The research, based at the University of Sussex and the London Knowledge Lab, developed the ‘HOMEWORK’ interactive learning system which enables children between the ages of 5 and 7 to learn and practice Key Stage 1 maths using a range of multimedia technologies - both in the classroom and at home with their family.
The researchers found that using HOMEWORK:- improved communication between parents, teachers and learners
- and may have increased the effectiveness of time spent learning.
HOMEWORK integrates educational software with broadcast quality video from the Channel Four educational TV series ‘The Number Crew’. Children work in a teacher-led group using an interactive whiteboard, either on their own or in small groups using tablet PCs. The teacher can use his or her own tablet PC to plan lessons, manage the class, allocate work and monitor each child’s progress. Parents can see what their children have been doing at school, are able to offer help and hence feel more involved with the classroom.
Teachers were enthusiastic about using the HOMEWORK system - as long as it was robust and well integrated with the rest of the school's activities. For the children using HOMEWORK meant they spent more time on their learning, displayed greater concentration and engagement and enjoyed the choice of activities and computer game style ‘rewards’. Parents enjoyed using the tablet PCs with their children, they were better able to talk with their children about school numeracy work and were able to better understand what, and how, their children were learning at school.
Commenting on the study Professor Rosemary Luckin, who led the research team said: “Children benefited from having their own personal tablet for learning about maths at home and in the classroom. Teachers appreciated being able to offer learners exciting multimedia activities and non-paper based homework. Parents enjoyed working with their children using the technology at home and being able to see what their child had been doing at school. All-in-all a great success and a model for other such schemes"
Annika Howard | alfa
UT professor develops algorithm to improve online mapping of disaster areas
29.11.2016 | University of Tennessee at Knoxville
New standard helps optical trackers follow moving objects precisely
23.11.2016 | National Institute of Standards and Technology (NIST)
A multi-institutional research collaboration has created a novel approach for fabricating three-dimensional micro-optics through the shape-defined formation of porous silicon (PSi), with broad impacts in integrated optoelectronics, imaging, and photovoltaics.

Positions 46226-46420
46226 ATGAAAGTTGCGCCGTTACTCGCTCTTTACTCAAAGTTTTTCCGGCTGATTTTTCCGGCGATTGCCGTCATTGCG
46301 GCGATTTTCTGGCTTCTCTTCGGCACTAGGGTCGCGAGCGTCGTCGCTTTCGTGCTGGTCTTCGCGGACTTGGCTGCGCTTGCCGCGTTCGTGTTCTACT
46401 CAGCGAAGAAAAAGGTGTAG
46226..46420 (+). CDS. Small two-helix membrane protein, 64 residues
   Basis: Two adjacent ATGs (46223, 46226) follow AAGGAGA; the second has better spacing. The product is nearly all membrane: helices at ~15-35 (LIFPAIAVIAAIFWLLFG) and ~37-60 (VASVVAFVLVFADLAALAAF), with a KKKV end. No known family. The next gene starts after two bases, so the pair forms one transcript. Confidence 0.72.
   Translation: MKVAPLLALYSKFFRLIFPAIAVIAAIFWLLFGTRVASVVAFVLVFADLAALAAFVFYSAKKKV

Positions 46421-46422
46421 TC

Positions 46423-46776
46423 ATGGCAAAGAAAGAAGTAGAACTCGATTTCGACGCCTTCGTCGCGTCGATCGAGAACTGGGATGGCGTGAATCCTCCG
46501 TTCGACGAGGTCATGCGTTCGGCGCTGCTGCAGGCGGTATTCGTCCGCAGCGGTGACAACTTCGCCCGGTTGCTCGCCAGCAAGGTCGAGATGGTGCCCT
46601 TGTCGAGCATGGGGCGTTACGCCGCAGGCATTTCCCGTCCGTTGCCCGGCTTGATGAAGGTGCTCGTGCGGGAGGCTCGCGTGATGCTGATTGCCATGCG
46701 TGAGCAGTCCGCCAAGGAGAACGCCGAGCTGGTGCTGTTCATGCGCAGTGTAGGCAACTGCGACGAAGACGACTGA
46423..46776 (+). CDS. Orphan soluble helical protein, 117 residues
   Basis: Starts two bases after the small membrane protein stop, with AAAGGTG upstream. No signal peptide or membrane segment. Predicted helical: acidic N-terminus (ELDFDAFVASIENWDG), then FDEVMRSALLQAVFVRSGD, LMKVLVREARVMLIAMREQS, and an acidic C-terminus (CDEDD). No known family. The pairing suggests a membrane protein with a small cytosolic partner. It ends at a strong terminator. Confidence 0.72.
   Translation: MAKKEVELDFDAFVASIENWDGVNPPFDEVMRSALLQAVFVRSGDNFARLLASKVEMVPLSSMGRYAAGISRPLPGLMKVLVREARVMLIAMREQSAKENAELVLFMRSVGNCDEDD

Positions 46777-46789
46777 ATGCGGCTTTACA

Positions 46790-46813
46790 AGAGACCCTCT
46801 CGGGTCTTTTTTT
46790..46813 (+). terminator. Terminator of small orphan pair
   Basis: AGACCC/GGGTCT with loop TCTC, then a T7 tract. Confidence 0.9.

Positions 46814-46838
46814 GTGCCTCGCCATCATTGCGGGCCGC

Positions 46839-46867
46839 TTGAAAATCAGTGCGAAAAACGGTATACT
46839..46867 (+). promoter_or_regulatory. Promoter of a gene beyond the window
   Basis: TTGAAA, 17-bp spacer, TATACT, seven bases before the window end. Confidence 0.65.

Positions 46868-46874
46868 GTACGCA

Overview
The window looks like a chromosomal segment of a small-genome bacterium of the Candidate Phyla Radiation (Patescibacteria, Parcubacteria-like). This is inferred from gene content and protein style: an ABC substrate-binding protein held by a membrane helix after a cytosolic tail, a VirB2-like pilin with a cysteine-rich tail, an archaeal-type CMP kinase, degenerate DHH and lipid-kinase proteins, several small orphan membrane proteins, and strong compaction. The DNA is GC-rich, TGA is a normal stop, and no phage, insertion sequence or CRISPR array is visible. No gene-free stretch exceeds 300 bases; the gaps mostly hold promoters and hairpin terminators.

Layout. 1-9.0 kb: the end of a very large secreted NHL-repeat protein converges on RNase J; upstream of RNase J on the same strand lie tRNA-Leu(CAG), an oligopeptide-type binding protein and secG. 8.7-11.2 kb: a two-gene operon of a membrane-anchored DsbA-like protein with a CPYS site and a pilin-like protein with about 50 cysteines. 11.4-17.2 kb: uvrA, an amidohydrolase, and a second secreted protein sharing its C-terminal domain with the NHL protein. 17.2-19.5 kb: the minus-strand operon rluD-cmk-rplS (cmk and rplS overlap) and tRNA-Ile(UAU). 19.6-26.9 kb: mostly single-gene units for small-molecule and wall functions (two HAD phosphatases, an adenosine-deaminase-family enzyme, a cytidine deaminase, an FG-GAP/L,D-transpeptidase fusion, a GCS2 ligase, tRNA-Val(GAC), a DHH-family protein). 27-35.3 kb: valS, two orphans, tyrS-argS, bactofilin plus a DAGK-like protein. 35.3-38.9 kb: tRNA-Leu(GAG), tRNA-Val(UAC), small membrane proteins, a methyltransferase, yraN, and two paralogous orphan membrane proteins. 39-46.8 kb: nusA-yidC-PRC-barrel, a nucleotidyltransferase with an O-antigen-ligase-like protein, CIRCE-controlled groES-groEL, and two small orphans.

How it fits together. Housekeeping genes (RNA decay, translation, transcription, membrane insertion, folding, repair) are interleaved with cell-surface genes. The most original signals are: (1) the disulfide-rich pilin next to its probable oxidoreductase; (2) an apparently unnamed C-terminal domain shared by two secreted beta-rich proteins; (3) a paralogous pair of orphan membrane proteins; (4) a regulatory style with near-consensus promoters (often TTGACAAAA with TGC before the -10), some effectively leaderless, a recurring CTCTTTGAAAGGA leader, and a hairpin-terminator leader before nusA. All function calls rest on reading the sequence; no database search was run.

Working with colleagues at Stanford and The Dow Chemical Company, researchers at the University of Illinois at Urbana-Champaign fabricated 3-D birefringent...
In experiments with magnetic atoms conducted at extremely low temperatures, scientists have demonstrated a unique phase of matter: The atoms form a new type of quantum liquid or quantum droplet state. These so called quantum droplets may preserve their form in absence of external confinement because of quantum effects. The joint team of experimental physicists from Innsbruck and theoretical physicists from Hannover report on their findings in the journal Physical Review X.
“Our Quantum droplets are in the gas phase but they still drop like a rock,” explains experimental physicist Francesca Ferlaino when talking about the...
The Max Planck Institute for Physics (MPP) is opening up a new research field. A workshop from November 21 - 22, 2016 will mark the start of activities for an innovative axion experiment. Axions are still only purely hypothetical particles. Their detection could solve two fundamental problems in particle physics: What dark matter consists of and why it has not yet been possible to directly observe a CP violation for the strong interaction.
The “MADMAX” project is the MPP’s commitment to axion research. Axions are so far only a theoretical prediction and are difficult to detect: on the one hand,...
Broadband rotational spectroscopy unravels structural reshaping of isolated molecules in the gas phase to accommodate water
In two recent publications in the Journal of Chemical Physics and in the Journal of Physical Chemistry Letters, researchers around Melanie Schnell from the Max...
The efficiency of power electronic systems is not solely dependent on electrical efficiency but also on weight, for example, in mobile systems. When the weight of relevant components and devices in airplanes, for instance, is reduced, fuel savings can be achieved and correspondingly greenhouse gas emissions decreased. New materials and components based on gallium nitride (GaN) can help to reduce weight and increase the efficiency. With these new materials, power electronic switches can be operated at higher switching frequency, resulting in higher power density and lower material costs.
Researchers at the Fraunhofer Institute for Solar Energy Systems ISE together with partners have investigated how these materials can be used to make power...
16.11.2016 | Event News
01.11.2016 | Event News
14.10.2016 | Event News
02.12.2016 | Medical Engineering
02.12.2016 | Agricultural and Forestry Science
02.12.2016 | Physics and Astronomy